Newspaper article THE JOURNAL RECORD

Oklahoma Senate Committee Passes Bill to Revise 2003 Tort Reform Law

Newspaper article THE JOURNAL RECORD

Oklahoma Senate Committee Passes Bill to Revise 2003 Tort Reform Law

Article excerpt

Responding to an Oklahoma Supreme Court ruling declaring part of Oklahoma's tort reform laws unconstitutional, the Senate Judiciary Committee on Tuesday passed a bill intended to fix the problem. In a surprising turn of events, not only did the bill receive bipartisan support, but it was authored by a Democrat.

Senate Bill 824, by state Sen. Susan Paddock, would revise a law passed in 2003 that the Oklahoma Supreme Court found unconstitutional. The bill would also implement a few additional measures designed to limit the number of allegedly frivolous lawsuits filed against physicians.

The Oklahoma Supreme Court in December issued a ruling that threw out the state law requiring anyone filing a malpractice lawsuit to obtain an affidavit from a medical expert asserting that the case has merit. The affidavit was required for medical malpractice cases only.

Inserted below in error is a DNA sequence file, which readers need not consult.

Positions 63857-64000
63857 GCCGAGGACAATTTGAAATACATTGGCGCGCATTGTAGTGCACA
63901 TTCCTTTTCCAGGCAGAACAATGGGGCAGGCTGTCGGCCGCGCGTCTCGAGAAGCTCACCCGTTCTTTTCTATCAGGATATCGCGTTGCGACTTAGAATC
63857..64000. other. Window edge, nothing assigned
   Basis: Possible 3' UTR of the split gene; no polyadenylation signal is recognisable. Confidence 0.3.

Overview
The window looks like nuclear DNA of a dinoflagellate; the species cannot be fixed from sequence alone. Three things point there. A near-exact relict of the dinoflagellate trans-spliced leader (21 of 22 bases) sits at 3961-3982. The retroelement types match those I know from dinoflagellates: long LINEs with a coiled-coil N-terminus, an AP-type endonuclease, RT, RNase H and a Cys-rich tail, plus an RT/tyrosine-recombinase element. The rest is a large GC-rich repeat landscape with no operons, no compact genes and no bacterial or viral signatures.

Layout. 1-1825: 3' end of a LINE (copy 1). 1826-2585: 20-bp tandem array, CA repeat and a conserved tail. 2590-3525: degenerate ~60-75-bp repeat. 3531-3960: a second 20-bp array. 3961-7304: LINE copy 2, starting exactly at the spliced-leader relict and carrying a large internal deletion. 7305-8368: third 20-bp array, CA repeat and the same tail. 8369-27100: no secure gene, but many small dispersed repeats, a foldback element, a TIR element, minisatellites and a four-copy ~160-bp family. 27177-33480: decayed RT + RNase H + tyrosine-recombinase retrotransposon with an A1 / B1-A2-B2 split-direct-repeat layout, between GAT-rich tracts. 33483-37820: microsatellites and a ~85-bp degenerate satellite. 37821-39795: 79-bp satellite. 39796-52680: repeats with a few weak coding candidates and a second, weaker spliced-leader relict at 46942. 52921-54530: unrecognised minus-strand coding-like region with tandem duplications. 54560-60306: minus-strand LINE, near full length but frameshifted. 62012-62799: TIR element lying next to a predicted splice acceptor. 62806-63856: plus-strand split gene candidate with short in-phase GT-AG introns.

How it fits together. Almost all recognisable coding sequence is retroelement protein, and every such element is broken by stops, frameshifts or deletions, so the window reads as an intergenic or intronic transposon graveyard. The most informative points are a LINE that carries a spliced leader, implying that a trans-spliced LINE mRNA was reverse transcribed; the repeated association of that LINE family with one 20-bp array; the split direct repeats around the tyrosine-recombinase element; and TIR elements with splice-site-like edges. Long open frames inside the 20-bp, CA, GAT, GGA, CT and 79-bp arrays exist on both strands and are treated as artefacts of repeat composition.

By singling out medical malpractice lawsuits for the affidavit requirement, the Legislature created a constitutionally prohibited "special law," arbitrarily singling out a class for special treatment, the court ruled. Additionally, the law created a barrier to the courts for the poor, who cannot afford to obtain the affidavits as a requirement for filing. Such affidavits may cost $500-$5,000 to obtain, the court found.

Since the law was passed in 2003, the number of lawsuits filed against physicians in Oklahoma has dropped roughly 40 percent, said Carl T. Hook, M.D., president and CEO of Oklahoma City-based Physicians Liability Insurance Company (PLICO).

However, in January 2007, there were 45 lawsuits filed against physicians in Oklahoma - the most cases filed in one month since the peak month of June 2003. In 2006, a total of 413 medical malpractice lawsuits were filed, averaging less than 35 cases per month, according to a chart provided by Phillips McFall McCaffrey McVay & Murrah attorney Cori Loomis. In 2005, only 325 malpractice lawsuits were filed, averaging about 27 per month.

The numbers show the new law had been working, said Hook. In January 2007, PLICO was able to lower its rates for the first time since 2001, he said. It's taken about three years for the 2003 reforms to take full effect, as cases filed before the reforms were enacted are just now reaching completion. …

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